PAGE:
Author Topic: consensus method even cheaper than POW  (Read 10164 times)

zack

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Re: consensus method even cheaper than POW
« Reply #15 on: February 22, 2016, 05:17:25 pm »
No one would prefer the assets that have crazy expensive fees attached.
They don't want to pay a huge fee to sign up. They don't want to pay a huge fee to use it.

A too slow rate of coin creation results in massive fees for new rich users who want to purchase an amount of the coin on the order of the market cap.
A too fast rate of coin creation results in massive fees for ongoing usage of the coin, by inflation.

A linear rate of creation will usually be either too slow, or too fast. It can't adapt.

The value of the coins is approximately equal to the value of the resources destroyed in creating those coins.

If a rich person spends 2x the market cap of bitcoin buying bitcoins, no resource is destoyed. The USD don't get destroyed, they go to other bitcoin holders who sell. So the market cap can't increase.
So the rich person ends up with less than 50% as much value as they started with.

How are you suggesting we burn value to get the market cap to grow? By advertising?
That is just as expensive as POW, but unlike POW the profit isn't going to the advertiser/miner, it is going to everyone holding coins.
« Last Edit: February 22, 2016, 11:08:58 pm by zack »

psztorc

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Re: consensus method even cheaper than POW
« Reply #16 on: February 22, 2016, 11:06:14 pm »
One thing at a time, please.

Previously, you said:

For example, imagine a group of people who owned $100 billion wanted to convert all that money to bitcoin. They should own 94% of all the bitcoin after this transaction, because all existing bitcoin is only worth 6% of the amount they are buying.

And I responded by saying that this was false, the "should" not own any default percentage of anything. The asset is not entitled to do anything for people who aren't owners of it. The "group of people" may own $100 billion, but Bitcoin has no way of knowing (nor should it) how many USD someone has.

You responded with a counter-example about fees, which I explained was actually not a counter-example.

Now, it seems that you agree:

No one would prefer the assets that have crazy expensive fees attached.

If you agree, then you have yet to state your goal ("what you are trying to accomplish").
Nullius In Verba

zack

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Re: consensus method even cheaper than POW
« Reply #17 on: February 22, 2016, 11:19:41 pm »
I want to make a blockchain with a $ trillion market cap.

There are 2 ways to increase the market cap of a cryptocurrency:
1) burning value by advertising.
2) burning value by mining.

No one wants to do (1), because the reward goes to every coin holder. The person who pays for the ads gets an insignificant portion of the reward.

(2) works great, but in bitcoin it is a small continuous rate. It will take too long.

My goal is to have a blockchain that sells at the correct price, like bitcoin does, and also changes the number of coins sold depending on how many coins people want to buy at that price, so that the market cap can grow very fast.
« Last Edit: February 22, 2016, 11:28:20 pm by zack »

psztorc

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Re: consensus method even cheaper than POW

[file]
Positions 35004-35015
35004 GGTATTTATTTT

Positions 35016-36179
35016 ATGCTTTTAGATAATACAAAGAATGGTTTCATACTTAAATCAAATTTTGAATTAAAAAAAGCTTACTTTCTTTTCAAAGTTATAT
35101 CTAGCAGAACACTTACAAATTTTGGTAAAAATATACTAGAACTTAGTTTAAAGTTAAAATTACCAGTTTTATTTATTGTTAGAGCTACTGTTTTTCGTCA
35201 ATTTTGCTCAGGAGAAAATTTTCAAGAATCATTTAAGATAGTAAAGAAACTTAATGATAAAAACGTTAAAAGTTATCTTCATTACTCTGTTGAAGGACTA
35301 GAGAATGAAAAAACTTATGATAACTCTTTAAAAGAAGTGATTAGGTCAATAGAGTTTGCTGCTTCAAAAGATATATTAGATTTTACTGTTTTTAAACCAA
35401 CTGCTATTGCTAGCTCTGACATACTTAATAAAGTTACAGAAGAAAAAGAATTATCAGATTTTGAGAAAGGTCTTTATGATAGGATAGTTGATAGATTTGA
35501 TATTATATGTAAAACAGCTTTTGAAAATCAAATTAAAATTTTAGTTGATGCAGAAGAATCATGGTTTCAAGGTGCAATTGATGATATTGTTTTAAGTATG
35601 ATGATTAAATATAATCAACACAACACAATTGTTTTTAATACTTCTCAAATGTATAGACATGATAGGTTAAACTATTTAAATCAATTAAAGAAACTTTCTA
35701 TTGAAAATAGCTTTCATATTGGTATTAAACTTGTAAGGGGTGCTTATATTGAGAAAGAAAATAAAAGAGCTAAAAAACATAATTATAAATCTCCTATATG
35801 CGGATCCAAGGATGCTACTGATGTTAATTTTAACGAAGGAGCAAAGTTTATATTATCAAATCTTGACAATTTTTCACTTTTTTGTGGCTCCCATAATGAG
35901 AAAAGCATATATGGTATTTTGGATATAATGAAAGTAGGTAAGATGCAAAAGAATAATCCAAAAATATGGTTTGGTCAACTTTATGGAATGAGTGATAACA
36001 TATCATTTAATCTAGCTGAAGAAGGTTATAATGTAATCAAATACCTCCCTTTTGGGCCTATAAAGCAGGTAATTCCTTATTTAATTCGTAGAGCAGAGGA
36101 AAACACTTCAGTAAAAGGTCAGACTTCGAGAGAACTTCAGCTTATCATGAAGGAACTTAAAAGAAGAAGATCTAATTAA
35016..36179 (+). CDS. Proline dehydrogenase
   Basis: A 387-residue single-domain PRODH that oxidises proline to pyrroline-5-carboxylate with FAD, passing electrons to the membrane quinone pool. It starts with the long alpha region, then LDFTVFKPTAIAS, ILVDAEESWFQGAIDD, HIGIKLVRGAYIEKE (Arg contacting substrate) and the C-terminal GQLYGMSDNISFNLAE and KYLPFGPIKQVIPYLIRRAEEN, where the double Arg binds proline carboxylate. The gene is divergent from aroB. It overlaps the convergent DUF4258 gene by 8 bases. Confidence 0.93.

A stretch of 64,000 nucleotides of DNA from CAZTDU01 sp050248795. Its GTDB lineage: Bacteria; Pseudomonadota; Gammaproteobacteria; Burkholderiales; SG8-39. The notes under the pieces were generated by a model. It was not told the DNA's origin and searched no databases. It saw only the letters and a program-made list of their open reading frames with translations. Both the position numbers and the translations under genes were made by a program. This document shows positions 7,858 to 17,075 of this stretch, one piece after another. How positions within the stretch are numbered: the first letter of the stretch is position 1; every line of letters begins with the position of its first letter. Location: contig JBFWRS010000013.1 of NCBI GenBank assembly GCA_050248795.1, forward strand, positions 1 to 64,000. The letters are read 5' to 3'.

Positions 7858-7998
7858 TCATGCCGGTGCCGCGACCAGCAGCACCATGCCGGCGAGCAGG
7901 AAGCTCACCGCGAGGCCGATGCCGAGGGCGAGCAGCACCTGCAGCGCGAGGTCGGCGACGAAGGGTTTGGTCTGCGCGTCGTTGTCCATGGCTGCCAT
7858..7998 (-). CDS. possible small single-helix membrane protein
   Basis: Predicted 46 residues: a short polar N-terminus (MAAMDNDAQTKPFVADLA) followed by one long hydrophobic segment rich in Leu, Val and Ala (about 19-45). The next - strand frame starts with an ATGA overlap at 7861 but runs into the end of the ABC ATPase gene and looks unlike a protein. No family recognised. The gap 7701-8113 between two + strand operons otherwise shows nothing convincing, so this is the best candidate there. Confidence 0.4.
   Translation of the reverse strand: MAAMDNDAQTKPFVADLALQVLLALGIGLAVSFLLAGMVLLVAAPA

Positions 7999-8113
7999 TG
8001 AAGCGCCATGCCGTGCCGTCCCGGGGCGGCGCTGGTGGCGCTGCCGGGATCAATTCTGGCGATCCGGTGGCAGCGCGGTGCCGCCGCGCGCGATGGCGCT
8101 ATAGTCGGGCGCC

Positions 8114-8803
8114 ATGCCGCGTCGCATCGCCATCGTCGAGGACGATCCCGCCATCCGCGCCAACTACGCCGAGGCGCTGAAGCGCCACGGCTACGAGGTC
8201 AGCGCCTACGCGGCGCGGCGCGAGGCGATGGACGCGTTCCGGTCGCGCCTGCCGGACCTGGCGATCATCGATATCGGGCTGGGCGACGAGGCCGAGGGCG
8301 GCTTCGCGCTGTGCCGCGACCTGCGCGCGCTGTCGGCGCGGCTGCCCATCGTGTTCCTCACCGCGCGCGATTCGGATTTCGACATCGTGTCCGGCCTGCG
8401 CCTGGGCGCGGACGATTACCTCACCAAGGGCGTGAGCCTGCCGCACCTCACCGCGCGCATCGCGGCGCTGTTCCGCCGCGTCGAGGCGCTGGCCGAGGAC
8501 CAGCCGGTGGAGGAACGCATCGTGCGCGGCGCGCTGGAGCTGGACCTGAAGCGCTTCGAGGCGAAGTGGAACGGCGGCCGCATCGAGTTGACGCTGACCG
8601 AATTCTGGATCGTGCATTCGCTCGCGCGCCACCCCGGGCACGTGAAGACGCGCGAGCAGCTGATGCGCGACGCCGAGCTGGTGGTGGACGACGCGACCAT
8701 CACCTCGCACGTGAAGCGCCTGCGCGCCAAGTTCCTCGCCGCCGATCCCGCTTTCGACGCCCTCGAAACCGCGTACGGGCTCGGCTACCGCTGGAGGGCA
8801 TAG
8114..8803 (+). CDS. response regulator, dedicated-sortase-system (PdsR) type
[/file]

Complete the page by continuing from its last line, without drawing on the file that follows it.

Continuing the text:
« Reply #18 on: February 22, 2016, 11:50:17 pm »
I want to make a blockchain with a $ trillion market cap.

There are 2 ways to increase the market cap of a cryptocurrency:
1) burning value by advertising.
2) burning value by mining.

Do you really not know how prices are determined? Obviously the two correct answers are "supply" and "demand".

You might consider improving your education, before pouring your scarce time into new theories. There are many free econ textbooks online, and you can usually learn math from a textbook's practice questions. I recommend listening to all of Chris DeRose's "Bitcoin Uncensored" podcast on Soundcloud, if you are still reading Vitalik you will be wasting most of your time, I'm afraid.
Nullius In Verba

zack

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Re: consensus method even cheaper than POW
« Reply #19 on: February 23, 2016, 01:37:16 am »
Do you really not know how prices are determined? Obviously the two correct answers are "supply" and "demand".

Sure, price is from supply and demand, I don't see how that relates.
I was making a claim about the market cap, not the price.
I claim that the only way to raise the market cap is by doing POW, which can possibly take the form of advertising.


psztorc

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Re: consensus method even cheaper than POW
« Reply #20 on: February 23, 2016, 02:26:06 pm »
Do you really not know how prices are determined? Obviously the two correct answers are "supply" and "demand".

Sure, price is from supply and demand, I don't see how that relates.
I was making a claim about the market cap, not the price.
I claim that the only way to raise the market cap is by doing POW, which can possibly take the form of advertising.

For anything with a fixed supply-schedule (all crypto-currencies), the market cap is the price...just expressed in different units. It is no different from measuring someone's height as 6.1 feet vs 73.2 inches.

To increase the marketcap, if supply is to be fixed, one must increase demand. If advertising increases demand, then advertising will increase the market cap. However, I don't think Bitcoin's marketcap ("price") increases because of advertising. Instead, I think demand comes from the need for things like monetary sovereignty, fungible value transfer, cheap international transfers, association with new technology, etc.